Oecologia

, Volume 154, Issue 4, pp 625–635 | Cite as

Leaf shape linked to photosynthetic rates and temperature optima in South African Pelargonium species

  • A. B. Nicotra
  • M. J. Cosgrove
  • A. Cowling
  • C. D. Schlichting
  • C. S. Jones
Ecophysiology - Original Paper

Abstract

The thermal response of gas exchange varies among plant species and with growth conditions. Plants from hot dry climates generally reach maximal photosynthetic rates at higher temperatures than species from temperate climates. Likewise, species in these environments are predicted to have small leaves with more-dissected shapes. We compared eight species of Pelargonium (Geraniaceae) selected as phylogenetically independent contrasts on leaf shape to determine whether: (1) the species showed plasticity in thermal response of gas exchange when grown under different water and temperature regimes, (2) there were differences among more- and less-dissected leafed species in trait means or plasticity, and (3) whether climatic variables were correlated with the responses. We found that a higher growth temperature led to higher optimal photosynthetic temperatures, at a cost to photosynthetic capacity. Optimal temperatures for photosynthesis were greater than the highest growth temperature regime. Stomatal conductance responded to growth water regime but not growth temperature, whereas transpiration increased and water use efficiency (WUE) decreased at the higher growth temperature. Strikingly, species with more-dissected leaves had higher rates of carbon gain and water loss for a given growth condition than those with less-dissected leaves. Species from lower latitudes and lower rainfall tended to have higher photosynthetic maxima and conductance, but leaf dissection did not correlate with climatic variables. Our results suggest that the combination of dissected leaves, higher photosynthetic rates, and relatively low WUE may have evolved as a strategy to optimize water delivery and carbon gain during short-lived periods of high soil moisture. Higher thermal optima, in conjunction with leaf dissection, may reflect selection pressure to protect photosynthetic machinery against excessive leaf temperatures when stomata close in response to water stress.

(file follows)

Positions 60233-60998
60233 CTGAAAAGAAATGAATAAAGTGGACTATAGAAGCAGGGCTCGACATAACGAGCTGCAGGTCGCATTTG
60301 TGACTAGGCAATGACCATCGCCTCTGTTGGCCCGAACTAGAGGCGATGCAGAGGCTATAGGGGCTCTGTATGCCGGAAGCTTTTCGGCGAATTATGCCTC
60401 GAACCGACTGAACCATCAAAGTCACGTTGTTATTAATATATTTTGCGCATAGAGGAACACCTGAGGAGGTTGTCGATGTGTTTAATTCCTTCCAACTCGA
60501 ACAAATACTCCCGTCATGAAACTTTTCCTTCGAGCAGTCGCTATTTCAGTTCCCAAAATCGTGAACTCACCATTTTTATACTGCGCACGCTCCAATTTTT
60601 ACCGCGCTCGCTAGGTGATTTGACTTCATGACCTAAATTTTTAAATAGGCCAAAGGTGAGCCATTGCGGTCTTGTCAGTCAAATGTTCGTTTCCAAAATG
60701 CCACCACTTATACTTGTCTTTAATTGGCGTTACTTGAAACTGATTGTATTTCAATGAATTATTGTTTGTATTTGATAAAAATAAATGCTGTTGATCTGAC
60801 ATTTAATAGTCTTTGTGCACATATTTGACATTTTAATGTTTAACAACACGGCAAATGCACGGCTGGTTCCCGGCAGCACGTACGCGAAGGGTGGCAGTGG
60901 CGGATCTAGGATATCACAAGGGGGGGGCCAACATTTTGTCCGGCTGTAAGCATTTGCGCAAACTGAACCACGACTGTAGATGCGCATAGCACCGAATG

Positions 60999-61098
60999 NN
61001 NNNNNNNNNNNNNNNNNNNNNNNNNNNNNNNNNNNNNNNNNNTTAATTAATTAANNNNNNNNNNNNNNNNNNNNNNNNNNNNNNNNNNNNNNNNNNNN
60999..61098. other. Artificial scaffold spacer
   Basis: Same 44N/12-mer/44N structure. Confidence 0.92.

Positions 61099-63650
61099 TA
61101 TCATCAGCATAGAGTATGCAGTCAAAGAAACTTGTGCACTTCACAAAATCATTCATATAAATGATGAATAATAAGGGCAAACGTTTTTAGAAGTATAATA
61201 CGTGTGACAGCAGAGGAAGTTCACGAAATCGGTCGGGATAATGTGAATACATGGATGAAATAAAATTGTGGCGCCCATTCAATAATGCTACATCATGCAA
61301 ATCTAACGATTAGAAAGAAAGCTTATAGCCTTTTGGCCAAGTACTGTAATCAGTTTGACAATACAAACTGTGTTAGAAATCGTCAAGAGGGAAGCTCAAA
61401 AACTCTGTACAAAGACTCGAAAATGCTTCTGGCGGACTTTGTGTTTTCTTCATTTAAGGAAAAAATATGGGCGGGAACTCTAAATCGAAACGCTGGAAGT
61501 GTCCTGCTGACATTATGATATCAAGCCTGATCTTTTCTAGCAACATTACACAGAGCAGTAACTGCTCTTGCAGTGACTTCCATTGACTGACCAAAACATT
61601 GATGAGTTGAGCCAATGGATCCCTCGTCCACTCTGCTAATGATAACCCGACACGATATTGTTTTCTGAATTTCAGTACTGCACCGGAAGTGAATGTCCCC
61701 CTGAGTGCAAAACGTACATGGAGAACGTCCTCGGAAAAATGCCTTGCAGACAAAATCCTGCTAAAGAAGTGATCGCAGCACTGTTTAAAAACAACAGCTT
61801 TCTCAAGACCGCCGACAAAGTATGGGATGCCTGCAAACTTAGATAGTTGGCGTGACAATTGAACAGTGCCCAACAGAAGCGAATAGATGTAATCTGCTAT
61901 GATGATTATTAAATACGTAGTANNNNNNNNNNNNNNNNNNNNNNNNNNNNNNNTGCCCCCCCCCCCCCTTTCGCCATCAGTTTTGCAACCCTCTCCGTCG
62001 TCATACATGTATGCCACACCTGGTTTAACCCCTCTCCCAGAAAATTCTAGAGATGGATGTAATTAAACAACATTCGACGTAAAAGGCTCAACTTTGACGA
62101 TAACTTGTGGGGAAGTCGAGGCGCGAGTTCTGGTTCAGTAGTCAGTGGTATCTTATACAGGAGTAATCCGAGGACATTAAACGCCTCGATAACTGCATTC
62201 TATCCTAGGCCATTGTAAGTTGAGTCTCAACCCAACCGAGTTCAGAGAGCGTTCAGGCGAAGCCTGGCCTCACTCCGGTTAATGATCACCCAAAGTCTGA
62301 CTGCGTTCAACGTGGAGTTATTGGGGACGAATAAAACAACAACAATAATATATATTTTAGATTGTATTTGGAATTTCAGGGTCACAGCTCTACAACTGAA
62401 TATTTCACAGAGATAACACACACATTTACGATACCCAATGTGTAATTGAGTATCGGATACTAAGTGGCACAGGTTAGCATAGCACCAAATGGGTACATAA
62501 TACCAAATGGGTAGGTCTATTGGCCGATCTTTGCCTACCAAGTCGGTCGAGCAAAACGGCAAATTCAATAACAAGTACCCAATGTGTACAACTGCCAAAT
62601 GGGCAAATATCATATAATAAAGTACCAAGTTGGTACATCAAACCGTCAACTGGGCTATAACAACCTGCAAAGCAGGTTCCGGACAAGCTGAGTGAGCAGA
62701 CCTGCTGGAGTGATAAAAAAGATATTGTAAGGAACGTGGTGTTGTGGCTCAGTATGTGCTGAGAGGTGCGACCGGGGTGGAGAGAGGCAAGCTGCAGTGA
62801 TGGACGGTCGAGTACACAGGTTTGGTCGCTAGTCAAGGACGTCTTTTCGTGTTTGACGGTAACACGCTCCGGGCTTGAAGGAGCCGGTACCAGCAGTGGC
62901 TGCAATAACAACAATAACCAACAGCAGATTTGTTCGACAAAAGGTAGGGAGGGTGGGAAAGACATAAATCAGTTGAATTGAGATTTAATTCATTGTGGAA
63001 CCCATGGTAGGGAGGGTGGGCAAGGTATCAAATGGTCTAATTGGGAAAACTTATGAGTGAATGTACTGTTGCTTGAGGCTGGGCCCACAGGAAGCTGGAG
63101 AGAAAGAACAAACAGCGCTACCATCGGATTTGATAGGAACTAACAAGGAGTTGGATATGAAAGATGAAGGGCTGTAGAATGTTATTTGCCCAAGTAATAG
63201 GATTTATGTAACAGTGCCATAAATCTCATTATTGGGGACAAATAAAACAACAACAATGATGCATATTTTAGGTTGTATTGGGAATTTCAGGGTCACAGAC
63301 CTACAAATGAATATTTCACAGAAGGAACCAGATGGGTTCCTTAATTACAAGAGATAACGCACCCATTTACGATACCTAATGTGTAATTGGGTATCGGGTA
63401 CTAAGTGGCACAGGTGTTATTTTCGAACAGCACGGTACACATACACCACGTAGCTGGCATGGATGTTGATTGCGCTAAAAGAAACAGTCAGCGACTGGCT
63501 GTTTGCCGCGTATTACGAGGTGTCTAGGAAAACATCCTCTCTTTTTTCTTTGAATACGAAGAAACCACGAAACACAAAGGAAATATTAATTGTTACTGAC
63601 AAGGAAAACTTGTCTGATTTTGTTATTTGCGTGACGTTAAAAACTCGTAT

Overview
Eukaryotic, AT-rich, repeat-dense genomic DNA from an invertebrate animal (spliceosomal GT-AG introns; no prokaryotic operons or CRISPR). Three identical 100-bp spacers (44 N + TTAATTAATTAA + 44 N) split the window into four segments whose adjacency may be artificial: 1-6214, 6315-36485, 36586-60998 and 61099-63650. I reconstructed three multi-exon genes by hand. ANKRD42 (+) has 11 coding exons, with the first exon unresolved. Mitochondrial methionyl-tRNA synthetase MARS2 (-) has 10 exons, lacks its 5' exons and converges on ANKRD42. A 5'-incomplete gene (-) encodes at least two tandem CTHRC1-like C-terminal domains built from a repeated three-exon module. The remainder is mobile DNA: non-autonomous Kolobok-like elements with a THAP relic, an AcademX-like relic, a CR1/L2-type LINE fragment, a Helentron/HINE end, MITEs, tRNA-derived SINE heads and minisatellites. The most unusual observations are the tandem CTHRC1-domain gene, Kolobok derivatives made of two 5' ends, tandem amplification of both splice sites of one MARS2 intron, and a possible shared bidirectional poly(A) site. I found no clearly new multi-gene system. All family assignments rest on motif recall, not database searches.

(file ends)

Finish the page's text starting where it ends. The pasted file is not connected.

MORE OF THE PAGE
Keywords

Dissection index Evaporative cooling Temperature response Photosynthesis Stomatal conductance 

Notes

Acknowledgements

We thank Christine Donnelly for help with data analysis, Susanne von Caemmerer for insightful discussion of the results, and Rachel Saunders (http://www.silverhillseeds.co.za) for seed collection. Two anonymous reviewers provided constructive comments on a previous version of the manuscript. This work was supported by an Australian Research Council grant to A. B. N., C. S. J. and C. D. S.

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Copyright information

© Springer-Verlag 2007

Authors and Affiliations

  • A. B. Nicotra
    • 1
  • M. J. Cosgrove
    • 1
  • A. Cowling
    • 2
  • C. D. Schlichting
    • 3
  • C. S. Jones
    • 3
  1. 1.School of Botany and ZoologyThe Australian National UniversityCanberraAustralia
  2. 2.Statistical Consulting UnitThe Australian National UniversityCanberraAustralia
  3. 3.Department of Ecology and Evolutionary BiologyUniversity of ConnecticutStorrsUSA

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